The restaurant has a long open kitchen which gives us a chance to meet Head Chef and Morena co-owner, Alejandro Saravia. A Peruvian native, Alejandro tells us he wanted to open a restaurant showcasing Latin American food in a more fine-dining setting (which is quite popular in Peru), rather than focusing on street-food which is what many of us associate Latin American cuisine with. Sounds good to me!
We're here for a six-course degusation that starts off with an Amuse Bouche of Yellow Chilli Granita with Orange - it's punchy and spicy, yet coolly refreshing at the same time, and certainly wakes up those taste buds. This is followed by a Bread Roll with Chilli that actually has quite a sweet flavour and soft texture (it reminds me of the buttermilk bread roll I had from Denny's in Hawaii - sacrilegious to compare the two I know).
Our first entree is the Solterito Salad - a delicate plate of Andean homemade cheese, dry olives, white corn, poached cherry tomatoes with an an aji amarillo dressing. It's a beautiful dish, quite light and "summery".
Chef Alejandro kindly sends out a complimentary Peruvian Ceviche for The BFF and I to try. Our waiter proudly tells us this is the "national dish" of Peru and it's known to cure all sorts of ills (including a hangover). In Peru it's often drunk with the popular soft drink known as Inca Cola. The Ceviche is FANTASTIC - plump pieces of pink snapper served with cancha (toasted corn - which is DELICIOUS) and caramelised sweet potato. It has a little bit of a chilli kick to it which I love. We also get to try the Vegetarian Ceviche (which is part of the degustation) which is a medley of white funghi shimeji mushrooms, baby artichoke hearts and baby radish. We both really like this dish, but agree the "regular" ceviche is the pick of the two - it makes out mouths come alive with some much texture and flavour.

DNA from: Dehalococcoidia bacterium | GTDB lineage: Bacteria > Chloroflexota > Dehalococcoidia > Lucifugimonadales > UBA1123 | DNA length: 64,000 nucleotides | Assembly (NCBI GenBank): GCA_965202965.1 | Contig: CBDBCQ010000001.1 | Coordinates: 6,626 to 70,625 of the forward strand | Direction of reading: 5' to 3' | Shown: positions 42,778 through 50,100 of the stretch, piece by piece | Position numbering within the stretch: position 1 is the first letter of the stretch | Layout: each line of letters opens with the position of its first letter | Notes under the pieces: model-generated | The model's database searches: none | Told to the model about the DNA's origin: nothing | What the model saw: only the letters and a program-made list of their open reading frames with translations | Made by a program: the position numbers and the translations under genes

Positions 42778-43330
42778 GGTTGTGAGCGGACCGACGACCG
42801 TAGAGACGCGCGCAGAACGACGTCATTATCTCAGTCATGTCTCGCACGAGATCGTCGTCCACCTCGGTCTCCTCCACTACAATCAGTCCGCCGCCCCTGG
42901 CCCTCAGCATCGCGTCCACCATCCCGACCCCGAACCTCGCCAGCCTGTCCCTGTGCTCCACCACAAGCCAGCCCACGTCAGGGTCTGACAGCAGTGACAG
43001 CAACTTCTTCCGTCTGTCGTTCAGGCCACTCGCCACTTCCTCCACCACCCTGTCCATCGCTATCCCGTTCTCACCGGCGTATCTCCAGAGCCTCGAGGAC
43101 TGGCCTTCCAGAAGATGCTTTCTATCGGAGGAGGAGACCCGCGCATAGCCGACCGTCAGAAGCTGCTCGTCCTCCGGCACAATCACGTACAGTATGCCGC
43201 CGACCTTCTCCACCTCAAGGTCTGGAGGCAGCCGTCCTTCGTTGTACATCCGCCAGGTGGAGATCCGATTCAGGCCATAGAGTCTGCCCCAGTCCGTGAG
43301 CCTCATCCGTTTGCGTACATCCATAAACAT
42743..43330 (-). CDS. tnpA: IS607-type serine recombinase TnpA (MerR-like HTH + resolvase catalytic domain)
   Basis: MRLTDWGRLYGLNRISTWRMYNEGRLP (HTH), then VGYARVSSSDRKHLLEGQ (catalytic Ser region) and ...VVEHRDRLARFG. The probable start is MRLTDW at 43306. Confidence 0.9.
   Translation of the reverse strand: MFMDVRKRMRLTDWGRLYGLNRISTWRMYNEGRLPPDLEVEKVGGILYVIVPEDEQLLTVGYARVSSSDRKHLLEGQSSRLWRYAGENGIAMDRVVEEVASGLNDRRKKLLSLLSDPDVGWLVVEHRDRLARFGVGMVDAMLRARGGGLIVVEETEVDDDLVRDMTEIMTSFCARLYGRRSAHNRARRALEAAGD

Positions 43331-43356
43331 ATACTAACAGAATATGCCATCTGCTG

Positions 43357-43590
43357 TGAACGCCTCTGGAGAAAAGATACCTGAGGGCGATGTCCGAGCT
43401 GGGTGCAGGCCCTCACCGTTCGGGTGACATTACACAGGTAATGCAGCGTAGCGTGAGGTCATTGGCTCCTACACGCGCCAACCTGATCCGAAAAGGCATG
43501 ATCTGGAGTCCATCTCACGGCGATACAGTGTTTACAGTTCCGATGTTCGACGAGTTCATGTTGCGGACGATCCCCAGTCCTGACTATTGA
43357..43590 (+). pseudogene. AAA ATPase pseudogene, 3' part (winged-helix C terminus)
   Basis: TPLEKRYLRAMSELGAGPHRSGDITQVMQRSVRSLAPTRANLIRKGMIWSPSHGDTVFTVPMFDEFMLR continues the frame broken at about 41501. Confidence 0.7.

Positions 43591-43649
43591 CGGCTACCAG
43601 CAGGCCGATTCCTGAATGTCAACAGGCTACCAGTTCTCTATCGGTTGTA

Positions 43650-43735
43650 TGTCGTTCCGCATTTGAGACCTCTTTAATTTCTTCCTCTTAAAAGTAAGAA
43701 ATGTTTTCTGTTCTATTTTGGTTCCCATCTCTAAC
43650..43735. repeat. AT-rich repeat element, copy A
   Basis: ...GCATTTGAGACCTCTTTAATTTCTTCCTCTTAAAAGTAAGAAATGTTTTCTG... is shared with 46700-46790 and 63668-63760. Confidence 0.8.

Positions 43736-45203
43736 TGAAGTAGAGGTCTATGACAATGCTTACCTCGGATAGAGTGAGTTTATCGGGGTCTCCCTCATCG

Seeing as I've tried the national dish of Peru it seems only fitting to give the national drink a go as well. The Pisco Sour ($17.00) looks like a frothy little milkshake but it packs of of a punch for this "one glass wonder". The drink is a mix Santiago Queirolo Pisco (brandy), lime juice, gomme syrup and an egg white and is shaken vigorously to give it its "frothiness" and served with a dash of bitters.
The Pork Belly Chicharon (free-range of course) is this dish The BFF has been waiting all night to try - and he's pretty happy when it arrives at our table. The Pork Belly is tender and topped with a good tile of crackling. The dish comes served with caramelized onion and sweet potato crisps.
The Pisco flambé Queensland king Prawns are a real winner for both of us - the surprise dish of the night in terms of flavour and enjoyment. Served with an aji amarillo and panca sauce (hot yellow chille pepper) the dish has a real kick to it which goes well with the deliciously charred prawns. The little dots of coriander mint salad help alleviate some of the heat - phew!
The BFF may have been here for the pork, but I'm here to try the Alpaca! Alpaca is quite a popular dish in Peru (just like Kangaroo is quite popular in Australia - they're cute, but tasty too just like lambs, piglets and chickens) however Morena is only one of three restaurants in the country to serve it (the other two are in Berry, close to the free-range Illawarra Alpaca farm). The Alpaca shoulder (in the background of the shot) has been braised for 48 hours with roasted Andean ajies (chilies) - it's fall apart tender and rich with the flavour of chillies. The Alpaca shank croquette is my favourite element on the plate - the texture of the crispy croquette shell marries really well with the tender, shredded Alpaca meat.
When I was eating this dish I kept thinking "what does Alpaca taste like"... the meat looks kind of like lamb, but "feels" more like beef, is it gamey like goat? I was trying desperately to associate with something I was already familiar with other than just a cute wooly Alpaca with big doe eyes. But really Alpaca tastes like Alpaca - it's quite lean and is a unique flavour, it's subtle and exciting - not gamey at all. I'd be keen to come back and try it in some other cuts and dishes but Alpaca definitely works well in a slow cooked dish like this!
And that's the end of the main event - we move on to a palate cleanser of of pisco sour jelly (I get a sense that the Peruvians are kinda fond of the old Pisco) which readies us for the delicious desert to come. The Tres Leches might not look fancy, but this traditional Latin American sponge cake soaked in three kinds of milk was so flavorsome, so delicious, so moreish that I woke up the next morning wanting more. The cake was sweet and dense with milk and came served with a zesty roasted pineapple ice cream. A perfect end to a perfect trip to Latin America!